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Mortgage Refinancing: 4 Blanket Rules You Should Ignore

Refinancing a mortgage is fashionable once again. Interest rates these days are the lowest in many years, and their descent will not seem to end any time soon. So, is it an excellent time to apply for a refinancing? Not necessarily.

Resetting the clock of your home mortgage in places like Meridian, Acres Green, Louviers, or Franktown is a significant decision with great potential to put you in worse financial shape if you do not do it right.

The good news is that many experts in finance and real estate went out of their way to share helpful advice about mortgage refinancing. The bad news, however, is that they are not always applicable. For starters, below are the recklessly blanket rules you should break if you want to get a positive result from a refi.

Refinance Only if Your Interest Rate Will Drop by 2 Percentage Points

Many experts say that you should consider refinancing your home loan only when you could decrease your interest rate by 2%. Anybody would welcome such an interest reduction, but it is not always realistic. Actually, it is a bit conservative.

If you are not going to refinance until you could drive down your interest rate by two percentage point, you might get stuck with your current mortgage until it matures. The truth is, a 1% reduction is not bad at all. Sometimes, even a quarter of a percentage point can justify a refinancing application.

The point is that you should do the math yourself. You should be able to have a clear idea about your potential savings in dollar amounts before you proceed to determine whether or not it is worth the trouble.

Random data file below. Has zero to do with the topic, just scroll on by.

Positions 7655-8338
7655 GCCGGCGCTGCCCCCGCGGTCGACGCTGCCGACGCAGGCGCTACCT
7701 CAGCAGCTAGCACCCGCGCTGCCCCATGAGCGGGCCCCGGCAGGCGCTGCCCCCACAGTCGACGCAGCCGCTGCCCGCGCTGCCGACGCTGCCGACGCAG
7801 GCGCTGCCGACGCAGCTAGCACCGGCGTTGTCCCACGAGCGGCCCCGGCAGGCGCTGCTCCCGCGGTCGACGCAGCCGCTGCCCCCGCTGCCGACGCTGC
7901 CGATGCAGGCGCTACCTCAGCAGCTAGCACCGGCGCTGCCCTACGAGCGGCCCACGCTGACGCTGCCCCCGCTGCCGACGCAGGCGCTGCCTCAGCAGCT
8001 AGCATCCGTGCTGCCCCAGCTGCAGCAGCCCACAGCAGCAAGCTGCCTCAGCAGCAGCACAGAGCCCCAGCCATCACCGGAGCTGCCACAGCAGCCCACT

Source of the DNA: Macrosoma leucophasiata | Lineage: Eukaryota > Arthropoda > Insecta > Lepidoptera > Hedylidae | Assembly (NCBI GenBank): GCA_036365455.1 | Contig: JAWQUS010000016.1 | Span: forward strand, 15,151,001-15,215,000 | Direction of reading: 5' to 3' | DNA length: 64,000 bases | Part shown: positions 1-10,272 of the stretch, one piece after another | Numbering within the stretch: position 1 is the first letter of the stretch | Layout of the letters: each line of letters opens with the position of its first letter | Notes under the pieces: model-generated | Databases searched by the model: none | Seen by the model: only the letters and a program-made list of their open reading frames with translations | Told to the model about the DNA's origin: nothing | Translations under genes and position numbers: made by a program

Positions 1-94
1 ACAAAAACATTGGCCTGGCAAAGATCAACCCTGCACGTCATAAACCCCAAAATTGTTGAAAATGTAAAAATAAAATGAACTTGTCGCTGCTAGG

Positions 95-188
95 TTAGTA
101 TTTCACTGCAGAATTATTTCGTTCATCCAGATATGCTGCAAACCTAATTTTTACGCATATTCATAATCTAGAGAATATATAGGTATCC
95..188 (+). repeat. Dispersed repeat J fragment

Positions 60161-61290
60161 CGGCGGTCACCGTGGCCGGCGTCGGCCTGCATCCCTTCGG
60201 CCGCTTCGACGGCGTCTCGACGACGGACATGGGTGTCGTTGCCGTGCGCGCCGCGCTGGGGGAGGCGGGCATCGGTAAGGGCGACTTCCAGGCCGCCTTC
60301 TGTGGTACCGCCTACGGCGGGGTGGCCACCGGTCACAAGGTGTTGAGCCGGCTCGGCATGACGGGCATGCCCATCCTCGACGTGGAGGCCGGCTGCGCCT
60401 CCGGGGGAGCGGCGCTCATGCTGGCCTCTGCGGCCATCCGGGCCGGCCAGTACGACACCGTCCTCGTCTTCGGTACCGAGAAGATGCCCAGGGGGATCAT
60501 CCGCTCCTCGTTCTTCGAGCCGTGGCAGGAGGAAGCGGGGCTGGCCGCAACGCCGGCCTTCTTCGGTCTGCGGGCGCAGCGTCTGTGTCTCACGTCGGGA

Refinance Only if You Reduce ‘X’ Dollars Every Month

Lowering your monthly mortgage payments does not translate to savings. The financial rewards of doing so may just be a mirage. Understand that doing the opposite will actually save you more money in the long run.

Higher monthly payments mean faster repayment, which naturally reduces the interest you need to pay. Crunch the numbers to know your overall interest expenditures between different loan terms.

Refinance Only if You Intend to Stay Put for ‘X’ Years

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Admittedly, it is wise not to refinance if you do not see yourself living in your current house in the near future. Moving prior to the break-even period, the point when your savings from refinancing begin to exceed your expenses when you did a refinancing.

However, plans can and do change. Plus, your break-even period may come way before your relocation date. In that case, refinancing your mortgage may save you some cash you otherwise could not in the end.

Refinance Only if You Have Built Plenty of Home Equity

The proponents of this idea are those who love cash-out refinancing, where a portion of home equity is converted into actual funds that can be spent for whatever purpose. The problem is that it can take a lot of time to build significant home equity.

Not refinancing your mortgage because of a lack of equity has an opportunity cost. Waiting for your home loan to mature before applying for a refinancing may cost you more interest all in all.

The only real rule in mortgage refinancing is that not a single blanket rule makes sense for everyone. Analyze your situation, identify your goals, and study the long-term consequences of your action before you renew your mortgage.

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